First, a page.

- Medial approach
Main indication for medial approach in trauma
The main indications for a medial approach to the distal humerus are:
- Open fixation of medial epicondylar fractures
- Visualization of the medial epicondyle for safe K-wire insertion when using bilateral crossed K-wiring
- Ulnar nerve exploration
Note: The medial approach, including opening of the joint, is not an ideal procedure for supracondylar fractures.
The incision is started 2-3 cm above the elbow joint, centered over the medial supracondylar ridge and the medial epicondyle, and passes to below the elbow joint.
For visualization of the prominence of the medial epicondyle for K-wire insertion, a 1.5 cm skin incision and blunt dissection of the subcutaneous tissue is sufficient.
Note: The incision is usually crossed by the posterior branch of the medial cutaneous antebrachial nerve. Care must be taken of this nerve branch during the dissection of the subcutaneous tissue; if it is divided, neuroma formation can be troublesome.
Identification of the ulnar nerve
The ulnar nerve is identified proximally between the triceps muscle and the medial intermuscular septum, in the groove posterior to the medial epicondyle and distally between two heads of the flexor carpi ulnaris.
The ulnar nerve is gently freed and protected. If anterior transposition of the nerve becomes necessary, care must be taken to preserve the motor branch to the flexor carpi ulnaris.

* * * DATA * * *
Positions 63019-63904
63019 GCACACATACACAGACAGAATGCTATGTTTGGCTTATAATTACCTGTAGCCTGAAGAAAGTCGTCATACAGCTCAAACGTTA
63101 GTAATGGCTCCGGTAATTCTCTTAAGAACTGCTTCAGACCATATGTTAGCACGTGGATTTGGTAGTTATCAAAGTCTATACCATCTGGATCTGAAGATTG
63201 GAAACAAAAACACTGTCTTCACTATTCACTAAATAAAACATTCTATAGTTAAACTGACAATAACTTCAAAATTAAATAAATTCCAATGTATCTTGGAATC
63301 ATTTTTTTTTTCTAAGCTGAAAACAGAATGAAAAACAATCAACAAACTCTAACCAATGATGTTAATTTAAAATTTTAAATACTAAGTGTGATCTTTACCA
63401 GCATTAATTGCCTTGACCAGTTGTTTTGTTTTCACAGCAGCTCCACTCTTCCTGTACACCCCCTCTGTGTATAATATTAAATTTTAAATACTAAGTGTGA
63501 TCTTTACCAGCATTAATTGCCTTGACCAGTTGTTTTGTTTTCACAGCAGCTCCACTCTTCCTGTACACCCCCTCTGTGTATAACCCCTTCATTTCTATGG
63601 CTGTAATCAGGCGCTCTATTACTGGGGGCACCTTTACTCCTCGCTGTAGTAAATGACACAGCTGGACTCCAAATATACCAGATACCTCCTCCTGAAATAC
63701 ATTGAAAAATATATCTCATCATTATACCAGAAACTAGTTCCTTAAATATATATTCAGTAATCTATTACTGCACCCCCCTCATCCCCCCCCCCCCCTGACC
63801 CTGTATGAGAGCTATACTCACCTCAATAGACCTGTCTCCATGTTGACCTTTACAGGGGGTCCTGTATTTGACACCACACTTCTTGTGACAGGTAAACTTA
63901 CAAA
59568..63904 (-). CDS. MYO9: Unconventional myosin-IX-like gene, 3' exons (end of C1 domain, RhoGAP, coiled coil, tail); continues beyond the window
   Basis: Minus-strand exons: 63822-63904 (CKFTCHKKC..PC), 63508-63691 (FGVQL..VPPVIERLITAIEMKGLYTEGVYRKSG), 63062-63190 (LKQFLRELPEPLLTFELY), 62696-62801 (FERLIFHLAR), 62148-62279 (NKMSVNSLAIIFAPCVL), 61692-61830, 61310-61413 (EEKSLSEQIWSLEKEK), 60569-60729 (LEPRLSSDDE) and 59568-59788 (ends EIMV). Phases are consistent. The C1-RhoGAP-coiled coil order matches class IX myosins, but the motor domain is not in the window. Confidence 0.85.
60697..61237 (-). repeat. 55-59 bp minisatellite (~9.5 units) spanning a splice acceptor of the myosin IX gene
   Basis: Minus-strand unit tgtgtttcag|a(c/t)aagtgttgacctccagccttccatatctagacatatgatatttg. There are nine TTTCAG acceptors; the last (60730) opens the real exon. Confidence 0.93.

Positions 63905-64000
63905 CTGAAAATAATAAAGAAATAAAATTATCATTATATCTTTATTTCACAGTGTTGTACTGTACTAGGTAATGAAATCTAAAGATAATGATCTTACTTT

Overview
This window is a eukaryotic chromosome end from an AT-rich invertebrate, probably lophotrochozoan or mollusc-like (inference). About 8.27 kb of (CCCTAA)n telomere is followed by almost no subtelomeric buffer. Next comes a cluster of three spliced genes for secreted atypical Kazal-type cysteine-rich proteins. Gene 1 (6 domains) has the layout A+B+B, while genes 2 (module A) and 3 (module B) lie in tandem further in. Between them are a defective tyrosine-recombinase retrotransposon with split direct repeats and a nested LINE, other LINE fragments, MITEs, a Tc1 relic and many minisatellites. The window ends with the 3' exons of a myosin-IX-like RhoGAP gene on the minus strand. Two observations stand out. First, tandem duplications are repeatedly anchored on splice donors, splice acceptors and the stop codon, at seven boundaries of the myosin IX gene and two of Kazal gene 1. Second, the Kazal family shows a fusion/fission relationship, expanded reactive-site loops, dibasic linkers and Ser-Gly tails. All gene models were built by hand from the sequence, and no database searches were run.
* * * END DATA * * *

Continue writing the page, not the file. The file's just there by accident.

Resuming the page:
The ulnar nerve is then gently retracted with a latex loop, or a broad small smooth retractor.
The medial supracondylar ridge of the humerus, the medial intermuscular septum, and the origin of the flexor/pronator muscle mass should be identified.
The medial intermuscular septum is released from the medial supracondylar ridge of the humerus for a distance of about 3 cm proximally.
Opening the joint
If there is an indication to open the joint, the following steps should be followed.
The flexor/pronator muscle mass is retracted anteriorly to expose the joint capsule. The planned capsulotomy is marked here in red.
The capsule is incised longitudinally and reflected anteriorly and posteriorly from the humerus as necessary.
The capsule is closed with continuous resorbable sutures (3/0).
Skin and subcutaneous tissue are closed with fine resorbable sutures (this avoids any distress to the child in removing nonabsorbable sutures).